# Fitting a line to a scatter plot in Matplotlib

Categories: matplotlib numpy scipy

In this article we see how to fit a straight line to the data in a scatter plot.

As a simple example of a scatter plot, for a group of people, we might record their height and their shoe size. A scatter plot would then consist of one dot for each person, indicating their height (x) and shoe size (y).

Here is the code to create a scatter plot:

import matplotlib.pyplot as plt height = [172, 171, 174, 169, 172, 173, 173, 177, 182, 180, 181, 179, 183, 181, 186, 184, 185, 189, 184, 187] shoe = [8.5, 7.0, 8.0, 8.0, 7.5, 9.0, 8.5, 8.0, 10.0, 9.5, 9.5, 8.0, 11.0, 9.5, 12.0, 11.5, 9.5, 12.0, 9.5, 11.0] plt.plot(height, shoe, 'bo') plt.show()

We are using the `plot`

function to create the scatter plot. The key thing here is that the `fmt`

string declares a style 'bo' that indicates the colour blue and a round marker, but it *doesn't* specify a line style. A marker style with no line style doesn't plot lines, showing just the markers.

Each (x, y) pair of values corresponds to the height and shoe size of one person in the study. So in the example data, the first person has height 182 cm and shoe size 8.5, the next person has height 171 cm and shoe size 7, and so on. The data uses UK shoe sizes, other countries use a totally different system with very different numbers.

Here is the graph it creates:

### Fitting a straight line

When we fit a straight line, we try to find a line that best represents the data. It will be an approximation because the points are scattered around so there is no straight line that exactly represents the data.

A common way to find a straight line that fits some scatter data is the *least squares* method.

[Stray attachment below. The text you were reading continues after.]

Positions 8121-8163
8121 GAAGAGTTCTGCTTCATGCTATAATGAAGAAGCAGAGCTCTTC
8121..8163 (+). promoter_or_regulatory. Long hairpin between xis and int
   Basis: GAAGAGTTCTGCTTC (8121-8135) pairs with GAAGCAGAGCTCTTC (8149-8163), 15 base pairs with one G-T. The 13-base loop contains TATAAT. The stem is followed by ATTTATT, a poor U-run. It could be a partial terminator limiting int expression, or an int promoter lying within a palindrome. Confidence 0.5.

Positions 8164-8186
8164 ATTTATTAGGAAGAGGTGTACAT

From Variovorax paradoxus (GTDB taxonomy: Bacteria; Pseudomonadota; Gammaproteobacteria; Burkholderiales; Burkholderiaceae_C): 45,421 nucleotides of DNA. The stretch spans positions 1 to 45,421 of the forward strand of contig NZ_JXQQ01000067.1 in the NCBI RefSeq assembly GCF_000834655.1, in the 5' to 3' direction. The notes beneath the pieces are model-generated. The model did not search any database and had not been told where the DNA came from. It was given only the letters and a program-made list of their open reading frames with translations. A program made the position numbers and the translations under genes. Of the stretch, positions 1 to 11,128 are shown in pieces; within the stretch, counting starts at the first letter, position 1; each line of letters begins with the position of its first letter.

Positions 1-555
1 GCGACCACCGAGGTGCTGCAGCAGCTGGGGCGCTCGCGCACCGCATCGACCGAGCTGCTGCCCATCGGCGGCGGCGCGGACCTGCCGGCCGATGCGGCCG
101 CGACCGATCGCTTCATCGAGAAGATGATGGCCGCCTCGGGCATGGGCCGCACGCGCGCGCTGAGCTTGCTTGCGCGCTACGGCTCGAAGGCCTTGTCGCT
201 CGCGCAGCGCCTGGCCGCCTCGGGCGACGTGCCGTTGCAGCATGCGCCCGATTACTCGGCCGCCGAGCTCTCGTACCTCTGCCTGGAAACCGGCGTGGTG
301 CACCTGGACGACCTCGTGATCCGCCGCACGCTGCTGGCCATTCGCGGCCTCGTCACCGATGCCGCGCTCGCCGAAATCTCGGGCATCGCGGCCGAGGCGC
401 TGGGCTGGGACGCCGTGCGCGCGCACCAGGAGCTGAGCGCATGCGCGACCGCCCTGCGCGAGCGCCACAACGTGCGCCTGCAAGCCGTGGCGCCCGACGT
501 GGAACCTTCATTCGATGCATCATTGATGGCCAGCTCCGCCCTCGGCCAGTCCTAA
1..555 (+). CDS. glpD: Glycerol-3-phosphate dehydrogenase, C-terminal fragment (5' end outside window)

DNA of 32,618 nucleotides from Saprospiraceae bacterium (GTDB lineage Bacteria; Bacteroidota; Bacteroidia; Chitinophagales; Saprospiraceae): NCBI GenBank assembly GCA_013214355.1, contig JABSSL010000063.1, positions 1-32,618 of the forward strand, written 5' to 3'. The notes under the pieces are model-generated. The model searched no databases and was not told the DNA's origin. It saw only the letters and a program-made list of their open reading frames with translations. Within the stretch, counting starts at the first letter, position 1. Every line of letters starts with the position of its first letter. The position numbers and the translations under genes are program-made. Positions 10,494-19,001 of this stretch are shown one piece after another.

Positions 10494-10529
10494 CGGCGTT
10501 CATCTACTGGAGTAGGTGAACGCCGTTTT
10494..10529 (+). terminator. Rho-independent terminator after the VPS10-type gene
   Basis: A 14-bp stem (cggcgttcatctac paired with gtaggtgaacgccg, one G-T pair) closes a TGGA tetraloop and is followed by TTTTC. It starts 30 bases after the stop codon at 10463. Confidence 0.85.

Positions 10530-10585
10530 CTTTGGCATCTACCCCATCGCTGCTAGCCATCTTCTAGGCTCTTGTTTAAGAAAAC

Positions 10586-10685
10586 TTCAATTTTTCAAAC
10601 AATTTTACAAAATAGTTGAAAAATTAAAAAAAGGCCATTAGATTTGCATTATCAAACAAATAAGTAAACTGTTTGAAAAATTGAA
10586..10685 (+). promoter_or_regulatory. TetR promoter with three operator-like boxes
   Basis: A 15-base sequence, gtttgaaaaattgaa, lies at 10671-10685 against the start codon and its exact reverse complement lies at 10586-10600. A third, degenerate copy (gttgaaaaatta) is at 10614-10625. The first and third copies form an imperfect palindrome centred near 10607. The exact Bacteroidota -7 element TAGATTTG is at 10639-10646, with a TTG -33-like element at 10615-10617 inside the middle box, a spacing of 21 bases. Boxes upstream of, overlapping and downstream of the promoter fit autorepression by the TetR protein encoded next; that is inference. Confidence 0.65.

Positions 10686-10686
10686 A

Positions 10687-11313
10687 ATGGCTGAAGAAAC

For a given set of points `(xn, yn)`

and a line `L`

, for each point you calculate the distance, `dn`

, between the point and the line, like this:

We can then calculate the sum of the squares of the distances:

s = d0*d0 + d1*d1 + d2*d2 ...

This sum is a measure of the total error of the line fit. The best line is the one that has the smallest `s`

value.

There is a formula for finding the best fit of a line to a set of `(x, y)`

data points, and fortunately NumPy has an implementation of that formula:

import numpy as np m, c = np.polyfit(height, shoe, 1) print(m, c) # 0.21234550158091434 -28.65607933314174

`polyfit`

takes an array of x-values, an array of y-values, and a polynomial degree. Setting the degree to 1 gives a straight line fit.

The `m`

and `c`

values plug into the standard equation of a straight line:

y = m*x + c

This is a line that crosses the y-axis at `c`

and has a slope of `m`

. Using the values from the code above, the line is approximately:

y = 0.21235*x - 28.656

## Plotting the straight-line fit

Returning to the original single data, we can now add a straight line fit to the data. We simply need to choose two values for `x`

, and calculate the corresponding values for `y`

. We can then draw a line that joins the two points

- When
`x`

is 169,`y`

is about 7.23 - When
`x`

is 189,`y`

is about 11.48

Here is the code to plot the scatter chart and the fitted line:

import matplotlib.pyplot as plt height = [172, 171, 174, 169, 172, 173, 173, 177, 182, 180, 181, 179, 183, 181, 186, 184, 185, 189, 184, 187] shoe = [8.5, 7.0, 8.0, 8.0, 7.5, 9.0, 8.5, 8.0, 10.0, 9.5, 9.5, 8.0, 11.0, 9.5, 12.0, 11.5, 9.5, 12.0, 9.5, 11.0] plt.plot(height, shoe, 'bo') plt.plot([169, 189], [7.23, 11.48], 'k--') plt.show()

We have added a plot containing the two points, with a style of "k--", which creates a black, dashed line.

Here is the result. The scatter plot is drawn as before, but we also draw a black, dashed line that represents the best fit of a straight line to the data:

## See also

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